Average U.S. Child Consumes Too Many Calories
Excess of up to 165 calories day --about a can of soda -- creates 'energy gap,' leading to overweight
TUESDAY, Dec. 5, 2006 (HealthDay News) -- It's no secret that American kids eat too much. Now, a new study provides some specific numbers that could help fight the obesity epidemic.
Over a 10-year period, the average child consumed up to 165 calories more than he or she needed each day -- the equivalent of an entire can of soda. And the fattest teens took in as many as 1,000 calories more each day than they needed -- almost as much as two Big Macs.
Many American kids are suffering from an "energy gap," in which they take in more calories than they burn through growth and daily living. And the trend won't be easy to reverse, said the study's lead author, Dr. Y. Claire Wang, a researcher at the Harvard School of Public Health.
"Closing this energy gap in order to reverse the childhood obesity epidemic will require more than one single intervention," Wang said. "Just panicking or just screaming about how bad the epidemic has become is probably not going to be enough."
An estimated one in three American kids is either obese -- a step beyond overweight -- or in danger of becoming obese, Wang said. And one in eight or nine children is actually obese.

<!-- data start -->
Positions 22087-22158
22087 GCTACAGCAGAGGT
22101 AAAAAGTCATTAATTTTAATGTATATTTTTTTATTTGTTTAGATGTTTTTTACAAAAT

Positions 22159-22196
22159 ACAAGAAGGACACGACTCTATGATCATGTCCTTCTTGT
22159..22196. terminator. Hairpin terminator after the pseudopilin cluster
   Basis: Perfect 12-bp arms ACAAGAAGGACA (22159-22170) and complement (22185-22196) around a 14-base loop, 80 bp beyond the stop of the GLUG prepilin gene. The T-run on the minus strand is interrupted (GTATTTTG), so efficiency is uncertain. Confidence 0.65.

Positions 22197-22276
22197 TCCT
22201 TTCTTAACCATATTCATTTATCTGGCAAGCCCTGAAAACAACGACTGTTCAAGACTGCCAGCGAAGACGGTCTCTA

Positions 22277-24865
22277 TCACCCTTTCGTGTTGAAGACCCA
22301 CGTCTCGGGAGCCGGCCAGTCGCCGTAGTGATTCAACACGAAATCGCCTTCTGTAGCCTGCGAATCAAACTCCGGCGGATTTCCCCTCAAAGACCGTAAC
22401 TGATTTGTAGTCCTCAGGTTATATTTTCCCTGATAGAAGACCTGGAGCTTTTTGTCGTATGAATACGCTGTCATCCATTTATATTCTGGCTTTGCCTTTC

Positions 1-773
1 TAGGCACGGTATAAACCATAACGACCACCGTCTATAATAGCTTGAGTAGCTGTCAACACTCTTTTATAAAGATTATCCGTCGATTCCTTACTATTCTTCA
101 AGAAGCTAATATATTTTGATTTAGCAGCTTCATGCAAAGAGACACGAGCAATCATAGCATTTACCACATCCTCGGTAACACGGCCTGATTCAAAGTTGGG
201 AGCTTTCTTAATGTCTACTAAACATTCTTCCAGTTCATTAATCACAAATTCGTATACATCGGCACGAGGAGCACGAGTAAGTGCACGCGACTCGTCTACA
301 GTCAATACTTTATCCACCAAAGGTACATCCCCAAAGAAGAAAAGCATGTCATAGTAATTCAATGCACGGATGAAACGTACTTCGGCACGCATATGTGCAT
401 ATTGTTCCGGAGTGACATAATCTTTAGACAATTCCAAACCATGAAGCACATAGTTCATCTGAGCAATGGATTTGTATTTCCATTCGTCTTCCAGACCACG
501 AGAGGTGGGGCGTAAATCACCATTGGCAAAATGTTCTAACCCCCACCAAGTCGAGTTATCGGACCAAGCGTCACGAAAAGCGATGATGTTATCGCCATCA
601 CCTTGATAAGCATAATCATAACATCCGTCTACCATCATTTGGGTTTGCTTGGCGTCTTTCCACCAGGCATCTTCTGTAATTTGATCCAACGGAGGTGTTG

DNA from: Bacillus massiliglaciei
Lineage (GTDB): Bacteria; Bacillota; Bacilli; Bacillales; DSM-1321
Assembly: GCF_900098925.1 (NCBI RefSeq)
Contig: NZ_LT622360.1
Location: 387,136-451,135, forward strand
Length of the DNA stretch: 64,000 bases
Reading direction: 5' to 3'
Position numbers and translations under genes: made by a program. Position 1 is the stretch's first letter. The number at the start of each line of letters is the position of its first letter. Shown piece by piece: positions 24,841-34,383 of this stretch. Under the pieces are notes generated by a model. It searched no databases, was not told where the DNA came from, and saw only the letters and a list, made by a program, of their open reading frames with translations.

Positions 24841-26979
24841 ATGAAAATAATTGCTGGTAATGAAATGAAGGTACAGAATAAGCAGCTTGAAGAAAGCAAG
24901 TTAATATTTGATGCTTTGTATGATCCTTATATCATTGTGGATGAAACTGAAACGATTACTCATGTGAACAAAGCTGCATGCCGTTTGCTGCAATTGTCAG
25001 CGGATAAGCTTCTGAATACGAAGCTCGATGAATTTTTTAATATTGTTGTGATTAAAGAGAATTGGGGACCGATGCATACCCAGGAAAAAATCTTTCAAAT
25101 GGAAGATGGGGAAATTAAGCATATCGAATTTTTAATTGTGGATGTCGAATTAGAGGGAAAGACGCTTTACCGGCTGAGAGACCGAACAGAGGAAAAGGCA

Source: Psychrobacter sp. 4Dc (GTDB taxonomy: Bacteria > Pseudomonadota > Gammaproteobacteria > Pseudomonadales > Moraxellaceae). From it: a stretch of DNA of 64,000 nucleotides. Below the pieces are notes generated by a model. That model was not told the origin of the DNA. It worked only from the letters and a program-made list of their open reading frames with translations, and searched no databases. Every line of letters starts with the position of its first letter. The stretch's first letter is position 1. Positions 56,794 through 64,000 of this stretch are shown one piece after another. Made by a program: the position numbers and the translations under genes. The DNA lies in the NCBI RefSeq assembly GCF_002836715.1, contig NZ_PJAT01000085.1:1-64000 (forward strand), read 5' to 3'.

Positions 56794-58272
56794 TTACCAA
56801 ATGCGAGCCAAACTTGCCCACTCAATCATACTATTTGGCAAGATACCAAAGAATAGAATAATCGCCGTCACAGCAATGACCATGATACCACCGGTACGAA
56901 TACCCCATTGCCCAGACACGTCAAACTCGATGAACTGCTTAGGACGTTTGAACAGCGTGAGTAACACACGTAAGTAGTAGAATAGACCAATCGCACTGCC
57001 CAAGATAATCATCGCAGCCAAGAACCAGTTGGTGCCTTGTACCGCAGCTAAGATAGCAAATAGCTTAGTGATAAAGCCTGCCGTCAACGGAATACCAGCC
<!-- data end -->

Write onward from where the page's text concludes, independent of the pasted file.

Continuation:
"A typical U.S. teen has gained an excess of 10 pounds over the body weight that is considered normal," Wang said. At the same time, teens haven't gotten taller.
In what is apparently the first study of its kind, Wang and her colleagues tried to determine just how much excess food children are consuming. They examined several federal studies and extrapolated the "energy gap" for different age ranges.
From 1988 to 1994, children aged 2 to 7 consumed between 110 and 165 calories more than they needed each day, resulting in a weight gain -- not related to growth -- of almost a pound a year, the researchers found.
The researchers also found that from 1999 to 2002, obese children 12 to 17 years old took in an average of 678 to 1,017 extra calories a day, amounting to an entire excess weight gain of 58 pounds.
The study is published in the December issue of the journal Pediatrics.
What can be done?
"Prevention is the most important thing," Wang said. Children "start having a small energy gap, then it becomes bigger over time. [We] need to start early and establish healthy habits. It requires more than just one strategy -- everyone has to participate, including the government, community, schools, families, and the food and beverage industries."
As for specific strategies, research suggests that cutting TV viewing by an hour a day could reduce food intake by about 160 calories, Wang said.
Karen A. Donato is coordinator of the National Heart, Lung, and Blood Institute's Obesity Education Initiative, and she's familiar with the new study findings. She said the study shows that a relatively small number of calories over time can tip the energy balance toward overweight.
"Parents in particular need to be aware as their children grow that they not consume excessive calories from large portions and sugar-sweetened beverages, and that they remain physically active and not watch a lot of TV," Donato said. "A relatively small number of calories over time can tip the energy balance towards overweight. Doctors need to alert parents that they need to have healthy foods in their home and stay active with their children."
Learn more about childhood obesity from the American Obesity Association.